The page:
A Mac Wish List for the Folks at Microsoft

Datamation columnist John Welch has a few things he'd like to ask of the people in Microsoft's Macintosh Business Unit.


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John Welch

John Welch

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This week, I'm going to branch off a bit and talk about the Microsoft Macintosh Business Unit, aka, the Mac BU, and specifically, some of the things I'd like to see from them.

Now, not everything on this list is a ''must have''. I also realize that with the current size of the Mac BU, they can't do all of this. But, I would like to put it out there for people who have large numbers of Macs and accounts with Microsoft, so when Microsoft gets requests for items on this list -- or for other things I haven't thought of -- they can back up those requests with statements like, ''This would affect x Macs and y dollars''.

As the folks I know in the MacBU have said for years, if there's a business case for something, the answer can become 'yes'' much more easily.

There's also no way people working in the Mac BU can do all of this themselves, not without becoming the biggest division in Microsoft. But I would like to see them partner with other divisions in the company, so they could share their experience with and understanding of the Mac platform. This would help avoid debacles like the (none too soon) retired Windows Media Player for Macintosh.

But don't restrict this partnering to just within Microsoft. There are a lot of people out there who have done a lot of work that could, if the Mac BU partnered with them, help Microsoft create a lot of great new products for the Mac without having to do all the work themselves.

Office 12

I'm not going to go into specific features of Office 12. That would take weeks. Literally.

As an overall package, I think compatibility beyond just the basic file formats needs to be handled better than in the past. There's far more retraining needed than there should be when moving someone between Office on Windows and Office on the Mac. Outside of operating system conventions, the UIs are just too dissimilar. People need to realize that the days of ''Well, Mac users are primarily home users'' are done and gone. If it is at all possible, the UIs for the two versions must track as closely as can be done within the respective platforms. That means replicating the new ''Ribbon'' UI for Word as closely as possible. No, it may not be Mac-like, but the ability to move smoothly between the two platforms is critical for many users.

The fact is, Office has to exist in two worlds, and it has to do so smoothly. Unlike Photoshop and the CS Suite, the Windows version is always going to be the favored child at Microsoft, so the Mac version has to deal with that.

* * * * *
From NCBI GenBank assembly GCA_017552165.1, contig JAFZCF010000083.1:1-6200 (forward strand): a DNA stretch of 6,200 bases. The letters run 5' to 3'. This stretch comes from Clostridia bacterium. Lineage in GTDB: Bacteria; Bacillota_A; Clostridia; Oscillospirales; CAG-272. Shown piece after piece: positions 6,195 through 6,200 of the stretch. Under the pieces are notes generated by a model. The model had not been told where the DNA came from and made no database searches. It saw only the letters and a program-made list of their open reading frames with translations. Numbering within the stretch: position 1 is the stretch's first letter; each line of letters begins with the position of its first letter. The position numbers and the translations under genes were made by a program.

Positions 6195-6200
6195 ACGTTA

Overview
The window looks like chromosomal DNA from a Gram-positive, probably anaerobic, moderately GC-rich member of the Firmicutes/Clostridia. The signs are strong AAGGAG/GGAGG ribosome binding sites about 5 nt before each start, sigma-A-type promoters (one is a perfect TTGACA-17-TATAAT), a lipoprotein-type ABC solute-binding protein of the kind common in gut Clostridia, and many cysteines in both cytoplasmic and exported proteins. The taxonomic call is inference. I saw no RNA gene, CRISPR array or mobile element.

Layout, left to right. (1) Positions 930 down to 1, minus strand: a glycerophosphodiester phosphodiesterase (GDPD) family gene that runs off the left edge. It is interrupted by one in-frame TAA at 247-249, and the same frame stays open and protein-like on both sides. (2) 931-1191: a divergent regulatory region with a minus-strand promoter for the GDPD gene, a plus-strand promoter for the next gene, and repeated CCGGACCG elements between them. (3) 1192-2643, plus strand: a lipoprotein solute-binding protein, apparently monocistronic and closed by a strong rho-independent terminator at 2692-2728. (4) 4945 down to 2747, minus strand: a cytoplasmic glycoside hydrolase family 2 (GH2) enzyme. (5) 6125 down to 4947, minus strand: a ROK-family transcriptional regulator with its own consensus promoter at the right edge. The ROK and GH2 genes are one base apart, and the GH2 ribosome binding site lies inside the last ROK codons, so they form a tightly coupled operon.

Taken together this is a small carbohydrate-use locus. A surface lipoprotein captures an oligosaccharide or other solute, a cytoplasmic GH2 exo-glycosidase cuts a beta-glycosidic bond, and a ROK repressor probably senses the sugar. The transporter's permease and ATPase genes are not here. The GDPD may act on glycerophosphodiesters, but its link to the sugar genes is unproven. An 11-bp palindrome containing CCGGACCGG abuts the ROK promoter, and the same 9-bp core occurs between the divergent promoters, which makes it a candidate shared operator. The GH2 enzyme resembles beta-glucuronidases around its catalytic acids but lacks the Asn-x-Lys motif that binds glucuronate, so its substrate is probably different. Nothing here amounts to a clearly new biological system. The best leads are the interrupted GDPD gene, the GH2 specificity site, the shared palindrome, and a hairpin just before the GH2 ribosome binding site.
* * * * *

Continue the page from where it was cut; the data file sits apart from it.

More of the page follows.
The goal here should be the absolute minimum of retraining costs. I know it would make my life much, much simpler.

It works both ways too. Just try to do a ''Forward as attachment'' in Outlook. I'm beginning to think it can't be done. But in Entourage, it's right in the context menu for a message, or in the Message menu.

This can indeed work both ways. Outlook is in desperate need of UI simplification.


While I'm sure the Mac BU folks could do this themselves, they don't have to. Mark/Space's Missing Sync for Windows Mobile has most of the basics down now. What they really need is just some minor things, like more transparent backup, better Entourage synchronization, and the ability to sync directly with Exchange from a Mac while docked. I think we also could add direct iSync and tethering support for Windows Mobile Devices, installation of .exe files, and a rework of the Bluetooth sync, which is pretty weak right now.

If the Mac BU worked with Mark/Space and the ActiveSync team to help Missing Sync climb those last few steps, everyone would win. Microsoft would have another market for Windows Mobile device users that ''just works'', Missing Sync would have a much better product, and neither would have to do all the work themselves. A better sync option for Mac users and Window Mobile would drop support costs and make handheld decisions much easier for everyone.


Obviously, the Mac BU isn't going to port DirectX to the Mac, and create a way to keep it in sync with the main version on their own. That's a ton of work. But again, by partnering with the DirectX team, they could help them do this the right way. The Mac games market is small for two reasons, namely the number of Mac users. But more importantly, if you use DirectX, you have to completely reinvent all that work to get that same program on the Mac, and even then the features may not translate.

The Mac game community is starving for product. I know I'm just one person, but I've handed out three complete copies of Neverwinter Nights and the two expansion packs as gifts. They were paid for, not stolen.

The licensing of DirectX to the Mac would be a money maker. It would give the game developers a way to sell to the Mac community, (Ask Atari about the constant call for a Mac version of Neverwinter Nights 2 if you doubt there's interest), without it requiring significant differences in the code bases. It's not like you'd suddenly have half the Windows gaming market dump Windows for Mac OS X or anything silly like that. But there's a few million Mac users, including yours truly, who would buy more games if they could get the games they want. Microsoft makes money off of licensing fees for the libraries; the ISVs make money from more sales, and the hate mail levels would go down. Win, win, win.

Read on to see what Welch has to say about or Mono, Flip4Mac and Remote Desktop client improvements.

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